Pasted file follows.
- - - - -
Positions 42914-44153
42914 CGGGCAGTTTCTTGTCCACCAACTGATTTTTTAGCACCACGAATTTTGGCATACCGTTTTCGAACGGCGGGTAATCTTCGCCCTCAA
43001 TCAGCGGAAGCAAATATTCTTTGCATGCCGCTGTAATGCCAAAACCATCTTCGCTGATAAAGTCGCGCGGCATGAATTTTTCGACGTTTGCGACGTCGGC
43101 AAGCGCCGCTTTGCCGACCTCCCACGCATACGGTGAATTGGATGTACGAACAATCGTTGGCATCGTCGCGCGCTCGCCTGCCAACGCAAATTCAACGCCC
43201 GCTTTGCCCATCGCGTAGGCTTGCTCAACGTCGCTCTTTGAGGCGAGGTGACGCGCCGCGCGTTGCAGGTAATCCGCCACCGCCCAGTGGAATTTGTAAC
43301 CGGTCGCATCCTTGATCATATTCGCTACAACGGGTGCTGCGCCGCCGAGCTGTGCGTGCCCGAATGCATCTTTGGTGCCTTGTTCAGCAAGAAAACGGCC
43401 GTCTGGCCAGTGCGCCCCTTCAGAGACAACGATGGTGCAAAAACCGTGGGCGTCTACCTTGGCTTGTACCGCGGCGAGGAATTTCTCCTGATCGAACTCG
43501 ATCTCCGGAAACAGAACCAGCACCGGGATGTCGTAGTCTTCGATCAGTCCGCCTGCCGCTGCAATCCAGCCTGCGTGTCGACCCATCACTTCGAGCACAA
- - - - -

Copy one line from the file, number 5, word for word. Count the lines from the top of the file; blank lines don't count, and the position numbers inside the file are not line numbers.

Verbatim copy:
43201 GCTTTGCCCATCGCGTAGGCTTGCTCAACGTCGCTCTTTGAGGCGAGGTGACGCGCCGCGCGTTGCAGGTAATCCGCCACCGCCCAGTGGAATTTGTAAC